What’s included in Toronto City Council’s 2023 budget

On February 15, the City of Toronto passed its 2023 budget. The Right to Housing Toronto (R2HTO) submitted our recommendations to the Budget Committee in January, emphasizing the need for the City to take a rights-based approach by ensuring a participatory process, and that the maximum of available resources are being made available, prioritizing those who need it the most. 

Here are some of the positives and negatives of what has been committed to this year in the budget.  

  • First, we are disappointed that the budget process did not take a rights-based approach. Funds were allocated to various programs, and then the leftover funds were used to fund critical initiatives in the city to house people. A rights-based approach would have prioritized the needs of those most impacted by the affordable and adequate housing crisis, and allocated the maximum available resources for initiatives that can house all Torontonians.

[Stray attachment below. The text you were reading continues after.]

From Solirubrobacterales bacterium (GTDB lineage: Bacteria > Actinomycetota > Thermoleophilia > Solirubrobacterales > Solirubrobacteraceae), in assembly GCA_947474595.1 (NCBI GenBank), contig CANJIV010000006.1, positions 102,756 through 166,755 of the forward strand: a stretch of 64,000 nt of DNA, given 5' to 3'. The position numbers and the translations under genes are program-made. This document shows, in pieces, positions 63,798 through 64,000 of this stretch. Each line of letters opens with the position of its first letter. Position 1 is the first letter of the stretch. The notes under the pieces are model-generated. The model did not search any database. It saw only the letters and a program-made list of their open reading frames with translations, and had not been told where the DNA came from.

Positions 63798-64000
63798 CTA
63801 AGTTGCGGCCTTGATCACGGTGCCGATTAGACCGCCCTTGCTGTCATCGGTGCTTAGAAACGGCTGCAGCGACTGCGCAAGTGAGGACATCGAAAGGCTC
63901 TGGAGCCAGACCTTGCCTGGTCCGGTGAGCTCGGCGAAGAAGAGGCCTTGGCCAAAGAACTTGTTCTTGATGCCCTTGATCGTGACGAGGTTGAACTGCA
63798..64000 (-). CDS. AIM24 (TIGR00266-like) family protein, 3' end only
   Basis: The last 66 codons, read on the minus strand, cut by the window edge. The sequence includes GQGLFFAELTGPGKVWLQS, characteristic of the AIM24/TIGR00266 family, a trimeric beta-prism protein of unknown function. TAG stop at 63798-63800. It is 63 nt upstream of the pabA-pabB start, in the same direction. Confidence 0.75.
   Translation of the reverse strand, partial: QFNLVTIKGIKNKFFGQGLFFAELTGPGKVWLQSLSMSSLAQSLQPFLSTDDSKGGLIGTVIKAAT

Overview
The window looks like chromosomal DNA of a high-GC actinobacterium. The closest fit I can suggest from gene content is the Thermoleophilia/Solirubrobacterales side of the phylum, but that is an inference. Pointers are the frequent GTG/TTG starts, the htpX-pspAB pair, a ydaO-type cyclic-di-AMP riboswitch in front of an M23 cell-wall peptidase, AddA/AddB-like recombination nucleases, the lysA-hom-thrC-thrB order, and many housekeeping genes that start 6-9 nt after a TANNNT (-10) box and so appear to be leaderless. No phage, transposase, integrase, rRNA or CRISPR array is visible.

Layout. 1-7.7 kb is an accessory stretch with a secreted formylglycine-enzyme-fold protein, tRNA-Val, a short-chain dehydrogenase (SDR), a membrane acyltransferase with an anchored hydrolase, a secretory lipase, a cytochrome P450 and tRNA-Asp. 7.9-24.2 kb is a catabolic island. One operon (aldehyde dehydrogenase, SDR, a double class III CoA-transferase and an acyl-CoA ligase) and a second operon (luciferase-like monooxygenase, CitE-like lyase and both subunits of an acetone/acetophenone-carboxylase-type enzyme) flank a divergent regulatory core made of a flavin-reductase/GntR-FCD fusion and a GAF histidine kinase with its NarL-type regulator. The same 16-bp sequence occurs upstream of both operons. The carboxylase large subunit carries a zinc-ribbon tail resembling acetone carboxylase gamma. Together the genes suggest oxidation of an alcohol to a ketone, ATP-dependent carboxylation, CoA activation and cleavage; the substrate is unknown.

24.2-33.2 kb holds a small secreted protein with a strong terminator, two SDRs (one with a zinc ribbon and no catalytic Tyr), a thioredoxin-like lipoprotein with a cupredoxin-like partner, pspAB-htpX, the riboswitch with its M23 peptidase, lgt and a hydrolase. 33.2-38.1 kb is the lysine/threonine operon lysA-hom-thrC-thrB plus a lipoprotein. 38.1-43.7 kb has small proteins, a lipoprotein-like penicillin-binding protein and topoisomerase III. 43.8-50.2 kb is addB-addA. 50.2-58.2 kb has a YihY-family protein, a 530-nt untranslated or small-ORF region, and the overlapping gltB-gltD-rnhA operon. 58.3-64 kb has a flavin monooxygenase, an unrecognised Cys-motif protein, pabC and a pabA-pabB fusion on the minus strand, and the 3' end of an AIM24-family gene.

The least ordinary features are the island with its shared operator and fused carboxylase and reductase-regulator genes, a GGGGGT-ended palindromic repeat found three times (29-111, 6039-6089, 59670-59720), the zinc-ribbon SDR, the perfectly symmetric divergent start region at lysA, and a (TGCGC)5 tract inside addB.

• Councillor Carroll’s proposal to allocate $800K to open an additional 24/7 warming centre until April 15 passed. Currently, with no 24/7 warming centres, this is a positive step that will support 50 people for 2-months. However, Councillor Bravo’s proposal to allocate $900K for 24/7 warming centres that would be provided in partnership with non-profit community partners did not pass. One 24/7 warming centre for 2-months is not enough to meet the needs of unhoused people.  
  • Councillor Carroll’s proposal to expand the proposed budget of $6.2 million for the Rent Bank by $1 million passed, which will help more tenants to pay their rent arrears and stabilize their housing passed.  
  • RentSafeTO will have $848K to hire 8 new full-time staff thanks to Councillor Matlow’s motion.  
  • Budget commitments will also support Housing Secretariat’s office to develop a renovictions bylaw, increase the supply of affordable & supportive housing for Indigenous and Black communities, and more. However, proposal by Councillor Matlow to expand the Tenant Support Program to support the growing number of tenants dealing with renovictions failed.  
  • Budget commitments for ML&S department will also support the implementation of multi-tenant houses licensing program and the enforcement of short-term rentals.   
  • Toronto also approved $882K to allocate to establishing the Housing Commissioner role with the Ombudsman’s office.  
  • The budget also commits funds to support the City Planning department in the creation of new housing under the EHON program and other revitalization projects.